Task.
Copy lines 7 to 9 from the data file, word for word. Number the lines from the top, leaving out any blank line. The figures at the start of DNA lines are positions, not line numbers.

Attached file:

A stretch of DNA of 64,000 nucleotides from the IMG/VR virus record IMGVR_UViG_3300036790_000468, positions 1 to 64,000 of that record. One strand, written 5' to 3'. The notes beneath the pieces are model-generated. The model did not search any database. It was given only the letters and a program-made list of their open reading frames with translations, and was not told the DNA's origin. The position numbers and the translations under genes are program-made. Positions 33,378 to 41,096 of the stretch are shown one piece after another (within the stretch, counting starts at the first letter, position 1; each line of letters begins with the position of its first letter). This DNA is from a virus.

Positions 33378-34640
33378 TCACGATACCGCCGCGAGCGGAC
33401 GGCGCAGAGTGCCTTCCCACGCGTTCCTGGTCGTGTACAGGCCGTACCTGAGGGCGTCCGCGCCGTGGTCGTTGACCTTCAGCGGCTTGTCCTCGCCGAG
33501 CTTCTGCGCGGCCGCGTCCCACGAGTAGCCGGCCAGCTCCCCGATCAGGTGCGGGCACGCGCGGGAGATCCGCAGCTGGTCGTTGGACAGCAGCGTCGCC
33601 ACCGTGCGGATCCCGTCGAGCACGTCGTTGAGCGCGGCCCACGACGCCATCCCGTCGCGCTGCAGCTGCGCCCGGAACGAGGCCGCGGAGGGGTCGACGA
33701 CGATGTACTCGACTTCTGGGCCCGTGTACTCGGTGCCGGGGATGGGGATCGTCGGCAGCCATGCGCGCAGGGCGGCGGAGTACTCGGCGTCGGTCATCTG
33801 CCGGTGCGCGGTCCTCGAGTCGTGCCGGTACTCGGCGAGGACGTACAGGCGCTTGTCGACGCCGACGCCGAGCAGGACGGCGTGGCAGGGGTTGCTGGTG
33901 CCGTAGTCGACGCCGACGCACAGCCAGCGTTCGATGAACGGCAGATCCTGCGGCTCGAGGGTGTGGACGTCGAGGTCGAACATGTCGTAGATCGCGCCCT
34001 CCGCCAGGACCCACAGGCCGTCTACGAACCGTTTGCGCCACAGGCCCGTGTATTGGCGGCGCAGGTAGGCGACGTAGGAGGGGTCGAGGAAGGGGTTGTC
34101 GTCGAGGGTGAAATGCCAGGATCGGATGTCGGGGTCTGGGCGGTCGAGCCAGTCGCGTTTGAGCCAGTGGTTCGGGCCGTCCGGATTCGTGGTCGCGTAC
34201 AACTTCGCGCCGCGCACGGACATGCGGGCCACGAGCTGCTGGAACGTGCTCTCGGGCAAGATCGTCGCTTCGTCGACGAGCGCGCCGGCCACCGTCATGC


33701 CGATGTACTCGACTTCTGGGCCCGTGTACTCGGTGCCGGGGATGGGGATCGTCGGCAGCCATGCGCGCAGGGCGGCGGAGTACTCGGCGTCGGTCATCTG
33801 CCGGTGCGCGGTCCTCGAGTCGTGCCGGTACTCGGCGAGGACGTACAGGCGCTTGTCGACGCCGACGCCGAGCAGGACGGCGTGGCAGGGGTTGCTGGTG
33901 CCGTAGTCGACGCCGACGCACAGCCAGCGTTCGATGAACGGCAGATCCTGCGGCTCGAGGGTGTGGACGTCGAGGTCGAACATGTCGTAGATCGCGCCCT